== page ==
Before a property is sold, the seller must provide the buyer with a ‘vendor’s statement’ or ‘section 32’.
This is usually prepared by the seller’s legal practitioner or conveyancer. It is then signed by the seller and made available to prospective buyers, usually by the agent before the sale or auction. The buyer may then have the statement checked by his or her own legal practitioner or conveyancer prior to purchase.
The vendor’s statement contains information about the property’s title, including mortgages, covenants, easements, zoning and outgoings such as rates. It does not include any information about the condition of buildings, whether they comply with building regulations or if measurements on the certificate of title (or similar documents evidencing title) are accurate. It is the buyer’s responsibility to find out about anything not covered in the vendor’s statement.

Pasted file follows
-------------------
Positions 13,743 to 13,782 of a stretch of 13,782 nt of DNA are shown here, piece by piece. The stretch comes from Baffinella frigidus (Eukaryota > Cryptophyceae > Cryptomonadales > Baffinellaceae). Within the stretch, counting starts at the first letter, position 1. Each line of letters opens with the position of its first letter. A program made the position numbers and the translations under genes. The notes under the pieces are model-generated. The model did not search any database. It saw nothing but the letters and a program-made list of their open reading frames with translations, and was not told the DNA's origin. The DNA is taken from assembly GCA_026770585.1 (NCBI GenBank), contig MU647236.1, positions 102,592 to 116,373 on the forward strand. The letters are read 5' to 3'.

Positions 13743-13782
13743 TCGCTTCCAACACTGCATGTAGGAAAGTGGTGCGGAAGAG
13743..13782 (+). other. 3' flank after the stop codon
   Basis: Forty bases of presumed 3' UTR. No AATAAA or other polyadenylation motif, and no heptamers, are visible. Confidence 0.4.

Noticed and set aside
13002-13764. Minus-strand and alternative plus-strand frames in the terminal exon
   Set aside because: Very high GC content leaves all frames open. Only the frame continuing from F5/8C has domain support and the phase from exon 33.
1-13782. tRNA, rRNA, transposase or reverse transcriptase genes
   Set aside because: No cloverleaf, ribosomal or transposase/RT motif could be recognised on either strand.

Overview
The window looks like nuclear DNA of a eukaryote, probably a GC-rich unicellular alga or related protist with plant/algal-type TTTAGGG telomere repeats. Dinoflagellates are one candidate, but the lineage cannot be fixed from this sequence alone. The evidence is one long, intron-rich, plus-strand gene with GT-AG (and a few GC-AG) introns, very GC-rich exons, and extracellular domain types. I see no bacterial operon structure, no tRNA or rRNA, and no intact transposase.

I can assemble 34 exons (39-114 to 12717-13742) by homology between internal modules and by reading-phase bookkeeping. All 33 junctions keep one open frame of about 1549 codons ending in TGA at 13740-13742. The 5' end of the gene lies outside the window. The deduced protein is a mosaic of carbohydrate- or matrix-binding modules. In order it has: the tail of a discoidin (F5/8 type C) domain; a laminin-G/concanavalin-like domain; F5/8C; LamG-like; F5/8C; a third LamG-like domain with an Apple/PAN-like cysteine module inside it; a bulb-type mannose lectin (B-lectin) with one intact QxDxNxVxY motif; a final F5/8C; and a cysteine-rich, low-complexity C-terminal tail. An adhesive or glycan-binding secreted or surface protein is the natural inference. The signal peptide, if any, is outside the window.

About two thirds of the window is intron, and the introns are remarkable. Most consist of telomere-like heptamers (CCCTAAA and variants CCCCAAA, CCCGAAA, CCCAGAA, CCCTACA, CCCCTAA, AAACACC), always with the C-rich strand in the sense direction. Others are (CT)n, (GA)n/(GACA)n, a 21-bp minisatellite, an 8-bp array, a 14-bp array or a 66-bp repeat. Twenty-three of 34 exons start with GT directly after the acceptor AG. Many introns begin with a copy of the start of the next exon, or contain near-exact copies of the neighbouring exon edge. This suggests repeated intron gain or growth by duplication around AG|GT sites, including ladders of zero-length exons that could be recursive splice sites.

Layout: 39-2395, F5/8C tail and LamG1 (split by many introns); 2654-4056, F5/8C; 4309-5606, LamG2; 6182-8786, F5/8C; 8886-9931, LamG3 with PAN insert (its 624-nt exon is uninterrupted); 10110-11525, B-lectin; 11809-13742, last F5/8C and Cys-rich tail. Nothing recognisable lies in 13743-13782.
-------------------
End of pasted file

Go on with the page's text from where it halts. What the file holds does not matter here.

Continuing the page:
The information that must be included in the vendor’s statement is outlined in section 32 of the Sale of Land Act 1962. This can be viewed online at the Victorian legislation and parliamentary documents website.
The vendor’s statement is a legal document and must be factually accurate and complete. If the vendor’s statement contains false, incorrect or insufficient information, a buyer may be able to withdraw from the sale or take legal action.
Source: Consumer Affairs Victoria